In the recent Fifth Circuit case of Hefren v. Murphy Exploration & Production Company, USA, et al., 2016 WL 1637758 (5th Cir. April 25, 2016), the court took up the riveting issue of contractual defense and indemnification. All levity aside, the issue addressed by the court is one that arises in nearly every case stemming from a casualty on the Outer Continental Shelf. In this case, an employee of Murphy, Hefren, was injured aboard the Front Runner SPAR on the OCS adjacent to the coast of Louisiana. Hefren brought suit in the Western District of Louisiana against both Murphy and McDermott, the builder of the Front Runner. Murphy achieved dismissal early on based on its status as Hefren’s employer and the employer immunity granted under the Longshore Harbor Workers’ Compensation Act. Shortly thereafter, McDermott filed a cross-claim against Murphy seeking indemnification for its defense costs based on the Master Service Contract that covered the construction of the Front Runner.
McDermott then moved for and received a summary judgment on Hefren’s claims as extinguished under the Louisiana peremptive period for claims for deficiencies in design and construction. McDermott then moved for a partial summary judgment against Murphy on its cross claim for indemnification. The district court granted McDermott’s motion and awarded McDermott its attorney fees and costs incurred in defending against Hefren’s suit. Murphy appealed the decision as contrary to the Louisiana Oilfield Indemnity Act (“LOIA”).
On appeal, the Fifth Circuit found that on its face, the LOIA voids indemnification provisions requiring a company to indemnify another for injuries to its employees caused by its own fault or negligence. But despite this, the Louisiana Supreme Court, in response to a certified question from the Fifth Circuit has stated that where an indemnitee is found free of fault after a trial on the merits, the LOIA will not bar the recovery of defense costs. See Meloy v. Conoco, 504 So.2d 833 (La. 1987). In the later case of Melancon v. Amoco Production Co., 834 F.2d 1238 (5th Cir. 1988), the Fifth Circuit further found that even when a court failed to reach the issue of the indemnitee’s fault or negligence, the LOIA would not bar the indemnitee’s recovery of defense costs where the issue of fault or negligence was not reached as a result of a legal bar. In Melancon, the indemnitee was entitled to recover because the plaintiff’s suit was barred by the Longshore Harbor Workers’ Compensation Act. In Hefren, the court found that similarly, Hefren’s claims against McDermott were legally “barred” by the statutory peremptive period. As a result, even though the court did not adjudicate McDermott free of fault after a trial on the merits, the LOIA would not bar McDermott’s claim for indemnification. The Fifth Circuit affirmed the trial court’s award of defense costs and attorneys’ fees to McDermott.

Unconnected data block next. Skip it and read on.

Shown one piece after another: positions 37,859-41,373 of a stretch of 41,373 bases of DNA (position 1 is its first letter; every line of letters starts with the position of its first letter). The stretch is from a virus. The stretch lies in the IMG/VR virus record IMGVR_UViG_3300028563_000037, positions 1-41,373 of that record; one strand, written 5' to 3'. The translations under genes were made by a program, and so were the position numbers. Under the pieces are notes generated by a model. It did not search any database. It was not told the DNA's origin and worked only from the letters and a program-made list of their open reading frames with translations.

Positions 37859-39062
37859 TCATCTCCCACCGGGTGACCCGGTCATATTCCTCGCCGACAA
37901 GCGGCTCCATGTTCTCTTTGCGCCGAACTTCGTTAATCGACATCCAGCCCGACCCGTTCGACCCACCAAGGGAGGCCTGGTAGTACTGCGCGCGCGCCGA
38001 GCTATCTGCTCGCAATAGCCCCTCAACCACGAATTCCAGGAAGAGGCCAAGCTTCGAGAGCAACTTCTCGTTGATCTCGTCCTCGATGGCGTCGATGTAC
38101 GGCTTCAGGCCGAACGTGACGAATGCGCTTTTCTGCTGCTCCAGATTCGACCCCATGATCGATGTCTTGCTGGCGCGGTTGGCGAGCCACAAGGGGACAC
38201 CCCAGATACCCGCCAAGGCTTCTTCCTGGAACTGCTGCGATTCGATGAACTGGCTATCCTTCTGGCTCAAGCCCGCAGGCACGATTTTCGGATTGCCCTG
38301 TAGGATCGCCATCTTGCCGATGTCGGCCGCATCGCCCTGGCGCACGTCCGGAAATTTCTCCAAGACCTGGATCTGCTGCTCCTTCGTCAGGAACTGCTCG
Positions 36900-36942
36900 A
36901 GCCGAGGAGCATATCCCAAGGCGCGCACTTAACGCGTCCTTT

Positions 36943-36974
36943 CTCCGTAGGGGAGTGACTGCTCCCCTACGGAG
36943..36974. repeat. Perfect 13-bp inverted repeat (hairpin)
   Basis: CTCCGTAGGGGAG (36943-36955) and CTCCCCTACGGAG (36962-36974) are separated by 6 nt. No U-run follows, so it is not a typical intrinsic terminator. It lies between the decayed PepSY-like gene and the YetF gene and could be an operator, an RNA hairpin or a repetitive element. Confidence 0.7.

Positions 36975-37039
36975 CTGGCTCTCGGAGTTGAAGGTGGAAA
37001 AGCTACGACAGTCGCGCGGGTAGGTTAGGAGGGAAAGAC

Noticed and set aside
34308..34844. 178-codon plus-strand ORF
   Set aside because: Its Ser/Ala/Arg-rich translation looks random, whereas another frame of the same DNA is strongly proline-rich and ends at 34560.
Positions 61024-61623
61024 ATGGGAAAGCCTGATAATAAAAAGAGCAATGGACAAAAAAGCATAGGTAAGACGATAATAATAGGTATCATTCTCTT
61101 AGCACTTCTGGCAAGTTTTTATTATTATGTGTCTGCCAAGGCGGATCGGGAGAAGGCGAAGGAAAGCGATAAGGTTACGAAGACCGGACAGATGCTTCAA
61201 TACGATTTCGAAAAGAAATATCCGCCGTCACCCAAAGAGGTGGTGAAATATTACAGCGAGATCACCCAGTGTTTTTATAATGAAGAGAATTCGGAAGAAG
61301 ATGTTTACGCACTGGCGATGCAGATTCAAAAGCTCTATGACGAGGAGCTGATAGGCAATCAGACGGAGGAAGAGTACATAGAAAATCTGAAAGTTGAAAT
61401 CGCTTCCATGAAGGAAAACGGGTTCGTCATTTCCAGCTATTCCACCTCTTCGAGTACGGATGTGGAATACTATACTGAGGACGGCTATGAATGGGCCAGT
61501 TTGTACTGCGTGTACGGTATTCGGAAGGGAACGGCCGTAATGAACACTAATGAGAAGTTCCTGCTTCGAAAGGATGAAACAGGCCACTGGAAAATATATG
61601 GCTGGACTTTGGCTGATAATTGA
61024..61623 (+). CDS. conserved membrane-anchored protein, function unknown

While not the most exciting issue in Fifth Circuit jurisprudence, the issue of defense and indemnity is a common one. Nearly every contract for service in the oil and gas industry includes defense, indemnity, and/or insurance clauses. While the effectiveness of these clauses may be undermined by the LOIA in many cases, Hefren clarifies and reiterates the important exception to the LOIA established by Melancon – that a finding of no fault or negligence is not required where a legal bar to the plaintiff’s recovery against the indemnitee exists.
As an aside, the 5th Circuit also ruled in this case that a SPAR was an immovable under Louisiana law. Thus, the 5 year preemptive period for defects in construction or improvement of immovable property applied to the Front Runner SPAR.